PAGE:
• If two or three years ago the majority thought that Ukraine should have kept a valid system of free medicine, the majority (50%) support the implementation of insurance medicine today and only one third support a valid free medicine.
  • In spite of the "growth" of support of the insurance medicine implementation, understanding of it has not changed – majority of the people keep thinking that insurance contributions for a person should be partially (43%) or fully (29%) paid by the state. Only every fifth person thinks that a person should independently insure personal health and use medical aid, when appropriate.
  • The higher education and income of respondents, the more understanding and support of insurance medicine.
  • Majority (76%) think that the existing healthcare system of Ukraine is more paid than free-of-charge, and it should be more free-of-charge, partially free-of-charge (47%) or fully free-of-charge (34%). 14% of respondents support paid medicine.
  • Paid medicine is supported in Western Ukraine the most. The higher education of respondents, the higher their income, the younger their age, the more they support paid medicine. Men are more loyal to paid medicine than women.
  • During the last year 29% of surveyed Ukrainians paid to doctors for medical services. Moreover, respondents, who visited an inpatient department of a hospital in the last year, did it more frequently (49%) than those who visited a polyclinic (37%).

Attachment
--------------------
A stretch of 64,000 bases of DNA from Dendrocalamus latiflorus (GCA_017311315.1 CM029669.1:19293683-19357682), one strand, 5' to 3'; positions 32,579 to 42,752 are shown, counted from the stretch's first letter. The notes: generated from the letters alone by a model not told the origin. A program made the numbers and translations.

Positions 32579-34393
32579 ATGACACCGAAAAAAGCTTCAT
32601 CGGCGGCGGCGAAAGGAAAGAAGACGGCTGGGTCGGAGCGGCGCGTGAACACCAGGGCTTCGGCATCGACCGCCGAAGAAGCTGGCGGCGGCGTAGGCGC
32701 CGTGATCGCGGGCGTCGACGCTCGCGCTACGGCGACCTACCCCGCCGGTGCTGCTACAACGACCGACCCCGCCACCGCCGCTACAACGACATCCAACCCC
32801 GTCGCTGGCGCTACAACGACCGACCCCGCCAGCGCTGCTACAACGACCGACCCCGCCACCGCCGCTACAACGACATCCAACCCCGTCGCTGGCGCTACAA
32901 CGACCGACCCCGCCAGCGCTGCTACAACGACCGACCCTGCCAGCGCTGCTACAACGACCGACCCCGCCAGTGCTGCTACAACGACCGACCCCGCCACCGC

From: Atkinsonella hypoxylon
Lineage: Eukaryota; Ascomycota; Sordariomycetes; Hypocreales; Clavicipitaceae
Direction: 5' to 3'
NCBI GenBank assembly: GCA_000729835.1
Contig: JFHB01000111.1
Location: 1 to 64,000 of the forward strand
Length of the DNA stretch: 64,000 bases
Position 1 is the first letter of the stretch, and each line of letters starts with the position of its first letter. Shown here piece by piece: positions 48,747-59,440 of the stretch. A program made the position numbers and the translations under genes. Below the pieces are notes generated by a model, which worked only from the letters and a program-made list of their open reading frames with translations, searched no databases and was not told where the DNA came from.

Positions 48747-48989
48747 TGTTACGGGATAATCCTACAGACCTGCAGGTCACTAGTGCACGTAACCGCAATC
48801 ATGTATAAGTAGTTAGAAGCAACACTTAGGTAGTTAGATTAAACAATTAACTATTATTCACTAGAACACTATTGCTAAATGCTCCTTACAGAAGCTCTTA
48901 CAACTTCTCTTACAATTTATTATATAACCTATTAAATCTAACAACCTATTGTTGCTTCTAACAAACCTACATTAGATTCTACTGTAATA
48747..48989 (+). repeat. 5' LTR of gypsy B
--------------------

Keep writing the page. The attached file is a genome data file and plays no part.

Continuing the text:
• 17% of respondents financially "thanked" for medical services on voluntary basis, another   17% – mentioned that it had been required so by a doctor, where 5% refused to do it and 12% paid.
  • It is important that respondents, who remained satisfied with the work of a doctor, "thanked" for medical services mainly on voluntary basis, and those, who were not satisfied – as required by a doctor in most cases. Even though at least half of them did it voluntarily.
  • One fourth consider it as voluntary financial "thanks" to a doctor for medical services, 29% – rather negatively but they admit such situation under certain conditions, almost 40% have totally negative attitude to it and consider it inadmissible.
  • People, who visited a doctor and assessed his/her work as a "good" one, are twice as loyal to financial "thanks" as those, who assessed doctor's work "poorly". Thus, it can be assumed that in case of improving quality of medical care, support of implementation of paid medicine in Ukraine will also grow.